- Category: Volume 88 (Fall 2016 - Spring 2017)
- Published: 30 November 2016
- Written by ZACK KARVELAS | CONTRIBUTING WRITER
There are so many questions that pop up in people’s minds when they are on the verge of making a life-changing decision. While choosing the college that fits your wants and needs is a stressful, timely task, searching for a career is even more difficult.
Most kids grow up with the financial dependence of their parents or guardians. As we grow older, we realize how thankful we were for their support because, little did we know, the real world costs a whole lot of money. Whether you have drinking habits, food necessities or relationship responsibilities, it all has a price. Once the flow of income from our loved ones stops coming, we need to get out there and fend for ourselves. A simple job just to put money in our pocket is a good first step, but when other factors like rent, utilities, and groceries come into play, a simple minimum wage job won’t cut it. Life is expensive and money doesn’t come free.
As the semester is winding down at universities across the country, students are beginning the hunt for jobs, if they haven’t started already. Despite student’s need for money, jobs and internships that give experience in their field of interest become more relevant and valuable for the future. So how are you supposed to know when to take an odd-job just to put money in your pocket, or to look for serious, more applicable jobs that’ll set you up for your future?
Some students worry about choosing the right offer. “It’s nice to know I have an option for a career right after college. There’s a lot of anxiety that comes with graduating, and knowing I have a job (If I want it) relieves a lot of that stress,” said Huascar Holguin, a senior music industry student. “However, there’s a sense of settling. There might be other great opportunities out there for me that I’ll never find, because I was eager to jump into the first offer I got.”
Any opportunity you receive to further your passion, you should take. An internship in your field of study can end up being a better and more beneficial opportunity in the long-run than a serving or babysitting job. As much as the money is great to have and makes life easier as a college student, the search for jobs in the “real world” is very competitive. You have to stand out from the other candidates, and sometimes the make or break can be the experience in the industry—or the lack of.
Assistant Dean for Career Services, William Hill, said “If you really just need cash, then a part-time job at a local retailer, or a job as a waiter/waitress might fit the bill. If you are more flexible, then an internship, or some other job related to your major, might be what you need to position yourself to be a more competitive candidate when graduation time rolls around."
Where does one even start the search for a job? Monmouth provides a lot of resources for students on campus. Hill urged students to use the Hawks Career Link, which is Career Services on-line job board, which posts over 100 jobs a month, on average.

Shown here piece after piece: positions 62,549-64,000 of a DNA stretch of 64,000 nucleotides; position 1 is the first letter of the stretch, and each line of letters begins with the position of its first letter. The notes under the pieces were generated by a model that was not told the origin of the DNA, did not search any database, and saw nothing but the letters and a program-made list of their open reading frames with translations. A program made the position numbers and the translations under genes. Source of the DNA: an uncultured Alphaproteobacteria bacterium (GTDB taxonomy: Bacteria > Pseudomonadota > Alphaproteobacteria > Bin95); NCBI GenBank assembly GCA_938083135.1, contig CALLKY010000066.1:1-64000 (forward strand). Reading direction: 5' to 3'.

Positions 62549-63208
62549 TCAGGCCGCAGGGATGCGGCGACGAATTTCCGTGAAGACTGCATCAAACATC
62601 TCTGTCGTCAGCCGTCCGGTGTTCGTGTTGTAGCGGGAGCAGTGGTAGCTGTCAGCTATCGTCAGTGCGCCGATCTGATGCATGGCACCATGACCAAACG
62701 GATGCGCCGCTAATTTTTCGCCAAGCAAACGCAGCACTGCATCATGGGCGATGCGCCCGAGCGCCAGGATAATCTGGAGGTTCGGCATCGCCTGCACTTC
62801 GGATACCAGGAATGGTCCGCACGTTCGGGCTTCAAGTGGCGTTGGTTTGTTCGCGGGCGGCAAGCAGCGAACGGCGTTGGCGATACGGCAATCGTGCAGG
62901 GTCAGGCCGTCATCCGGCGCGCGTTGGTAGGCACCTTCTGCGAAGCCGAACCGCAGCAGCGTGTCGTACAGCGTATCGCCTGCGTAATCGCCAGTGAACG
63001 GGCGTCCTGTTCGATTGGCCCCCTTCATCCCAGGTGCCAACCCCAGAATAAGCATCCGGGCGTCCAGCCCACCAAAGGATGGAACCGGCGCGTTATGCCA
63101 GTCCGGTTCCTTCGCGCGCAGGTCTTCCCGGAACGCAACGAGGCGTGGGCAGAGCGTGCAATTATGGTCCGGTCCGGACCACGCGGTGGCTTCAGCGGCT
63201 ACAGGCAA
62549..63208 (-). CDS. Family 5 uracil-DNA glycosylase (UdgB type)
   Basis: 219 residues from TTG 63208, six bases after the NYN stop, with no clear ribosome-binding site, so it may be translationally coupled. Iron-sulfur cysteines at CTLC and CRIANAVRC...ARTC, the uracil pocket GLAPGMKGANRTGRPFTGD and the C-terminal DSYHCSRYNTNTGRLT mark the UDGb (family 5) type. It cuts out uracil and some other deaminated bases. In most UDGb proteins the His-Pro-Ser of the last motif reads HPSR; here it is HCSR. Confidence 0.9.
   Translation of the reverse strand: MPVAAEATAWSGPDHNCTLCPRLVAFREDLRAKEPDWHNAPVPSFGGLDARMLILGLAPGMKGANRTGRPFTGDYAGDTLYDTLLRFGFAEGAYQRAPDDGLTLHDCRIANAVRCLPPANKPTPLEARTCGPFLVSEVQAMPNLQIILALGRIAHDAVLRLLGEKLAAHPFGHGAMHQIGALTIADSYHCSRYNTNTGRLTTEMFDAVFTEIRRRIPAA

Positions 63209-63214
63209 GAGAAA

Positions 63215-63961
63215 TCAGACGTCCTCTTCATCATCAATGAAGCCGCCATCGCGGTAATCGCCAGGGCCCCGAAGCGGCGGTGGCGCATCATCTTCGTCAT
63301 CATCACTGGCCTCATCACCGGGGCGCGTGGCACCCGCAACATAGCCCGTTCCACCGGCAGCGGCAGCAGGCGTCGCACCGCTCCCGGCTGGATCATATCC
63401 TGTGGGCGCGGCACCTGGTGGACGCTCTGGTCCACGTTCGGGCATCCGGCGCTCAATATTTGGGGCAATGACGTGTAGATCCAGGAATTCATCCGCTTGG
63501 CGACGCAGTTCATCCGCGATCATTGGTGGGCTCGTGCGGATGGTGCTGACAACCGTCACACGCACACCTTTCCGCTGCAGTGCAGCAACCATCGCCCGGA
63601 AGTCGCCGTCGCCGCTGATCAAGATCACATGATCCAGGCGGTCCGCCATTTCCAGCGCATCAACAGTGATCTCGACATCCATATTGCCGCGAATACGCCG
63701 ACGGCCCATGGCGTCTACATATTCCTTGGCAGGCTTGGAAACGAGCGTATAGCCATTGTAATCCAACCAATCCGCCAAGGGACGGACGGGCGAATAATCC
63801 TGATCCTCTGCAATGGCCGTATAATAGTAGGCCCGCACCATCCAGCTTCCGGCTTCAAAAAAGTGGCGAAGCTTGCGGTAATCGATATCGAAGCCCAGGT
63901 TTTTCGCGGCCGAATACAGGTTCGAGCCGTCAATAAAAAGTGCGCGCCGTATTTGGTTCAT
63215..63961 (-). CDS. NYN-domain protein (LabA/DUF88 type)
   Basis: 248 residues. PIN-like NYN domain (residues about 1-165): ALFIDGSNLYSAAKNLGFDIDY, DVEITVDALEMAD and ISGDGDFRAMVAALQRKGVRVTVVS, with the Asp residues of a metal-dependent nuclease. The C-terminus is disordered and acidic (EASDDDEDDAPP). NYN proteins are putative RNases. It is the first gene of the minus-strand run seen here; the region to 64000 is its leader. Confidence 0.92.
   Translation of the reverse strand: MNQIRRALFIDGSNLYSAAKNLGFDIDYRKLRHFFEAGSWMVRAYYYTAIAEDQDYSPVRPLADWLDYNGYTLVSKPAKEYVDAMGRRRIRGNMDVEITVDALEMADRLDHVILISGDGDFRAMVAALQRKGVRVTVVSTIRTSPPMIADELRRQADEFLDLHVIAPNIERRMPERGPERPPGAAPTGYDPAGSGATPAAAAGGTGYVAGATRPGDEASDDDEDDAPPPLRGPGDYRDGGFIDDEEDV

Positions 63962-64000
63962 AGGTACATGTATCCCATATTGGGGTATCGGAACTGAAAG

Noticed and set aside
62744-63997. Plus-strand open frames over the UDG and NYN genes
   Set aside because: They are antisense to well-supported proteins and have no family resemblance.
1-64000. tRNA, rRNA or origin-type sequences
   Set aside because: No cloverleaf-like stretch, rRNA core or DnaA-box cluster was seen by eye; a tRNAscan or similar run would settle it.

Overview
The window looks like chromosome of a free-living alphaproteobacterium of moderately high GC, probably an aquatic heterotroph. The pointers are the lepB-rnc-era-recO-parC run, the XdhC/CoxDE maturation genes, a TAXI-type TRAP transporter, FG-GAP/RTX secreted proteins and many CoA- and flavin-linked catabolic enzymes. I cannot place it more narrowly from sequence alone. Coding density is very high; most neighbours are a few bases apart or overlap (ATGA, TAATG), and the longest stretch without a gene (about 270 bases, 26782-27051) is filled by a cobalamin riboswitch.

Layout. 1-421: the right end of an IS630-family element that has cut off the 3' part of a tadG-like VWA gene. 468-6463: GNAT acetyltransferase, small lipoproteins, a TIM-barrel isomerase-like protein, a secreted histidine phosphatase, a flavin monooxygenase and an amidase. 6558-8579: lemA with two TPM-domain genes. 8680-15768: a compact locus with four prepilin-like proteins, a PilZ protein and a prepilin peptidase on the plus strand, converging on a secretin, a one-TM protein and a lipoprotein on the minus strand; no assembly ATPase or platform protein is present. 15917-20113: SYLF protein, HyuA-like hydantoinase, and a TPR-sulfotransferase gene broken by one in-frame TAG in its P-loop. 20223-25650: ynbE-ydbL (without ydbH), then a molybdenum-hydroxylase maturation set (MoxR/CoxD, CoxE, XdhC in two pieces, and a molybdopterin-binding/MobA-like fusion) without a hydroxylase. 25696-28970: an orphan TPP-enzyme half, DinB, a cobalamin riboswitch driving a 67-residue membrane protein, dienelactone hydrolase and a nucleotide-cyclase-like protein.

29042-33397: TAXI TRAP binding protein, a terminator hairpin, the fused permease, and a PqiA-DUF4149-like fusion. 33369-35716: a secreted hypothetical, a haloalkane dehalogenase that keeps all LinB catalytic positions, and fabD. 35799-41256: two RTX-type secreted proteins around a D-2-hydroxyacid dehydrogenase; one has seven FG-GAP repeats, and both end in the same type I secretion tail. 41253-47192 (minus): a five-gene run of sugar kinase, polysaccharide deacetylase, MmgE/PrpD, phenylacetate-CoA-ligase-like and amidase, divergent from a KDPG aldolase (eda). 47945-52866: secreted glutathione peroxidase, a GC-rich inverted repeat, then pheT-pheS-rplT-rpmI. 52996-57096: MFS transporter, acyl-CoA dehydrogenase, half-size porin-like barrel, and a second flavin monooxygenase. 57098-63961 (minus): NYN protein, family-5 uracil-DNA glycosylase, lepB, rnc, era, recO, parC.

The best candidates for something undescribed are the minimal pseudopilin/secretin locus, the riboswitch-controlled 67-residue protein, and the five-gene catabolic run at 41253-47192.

Even with our well-connected and professional teaching staff and services like Hawks Career Link, students struggle to figure out what they should do. Even if you don’t know what you want to do, it’s good to know what you don’t want to do. In an article written by the Huffington Post, they explain four different techniques to help start the process and provide a good idea of where to start looking for a job opportunity.
One of the most important factors is knowing your strengths. If you don’t know what you’re good at or interested in, it’s that much harder to narrow your search down by industry, location, or size. The next couple of pointers discuss getting involved, building and utilizing your network, and finally taking the big leap and committing.
Whether you get hired or not, getting extra experience in interviewing and applying for jobs gives you the edge you need to get out in front.
Jess Smith, a recent graduate from Monmouth University, began teaching full-time as an ESL (English as a second language) teacher right out of college. She offered some advice for students, saying, “Push yourself as hard as you can to find a job, but remember in the back of your head that everything happens for a reason. Don’t be afraid of failure because if you get denied from a job that may just be a sign another maybe even better opportunity is coming."
So, if you’re unsure what next step to take, use the resources you have around you. Career Services, professors, family and friends are all great access points to further connect and network. In the earlier stages of college, a smaller part-time job might be a good way to keep busy and put some money in your pocket.
Eventually you’ll want to start beefing up your resume, connecting with those contacts, and applying for some related jobs or internships to your major. Now is our time to find out who we are and what our passions are and then apply them to an internship or post-grad career. It's not always easy making big choices like these, but by making use of the school’s resources, such as www.monmouth.edu/Hawks-Career-Link, and remembering that there’s something out there for everyone, we can all succeed in the workforce. Just use your resources, and don't give up on the finding the right job.
IMAGE TAKEN from The Odysesy.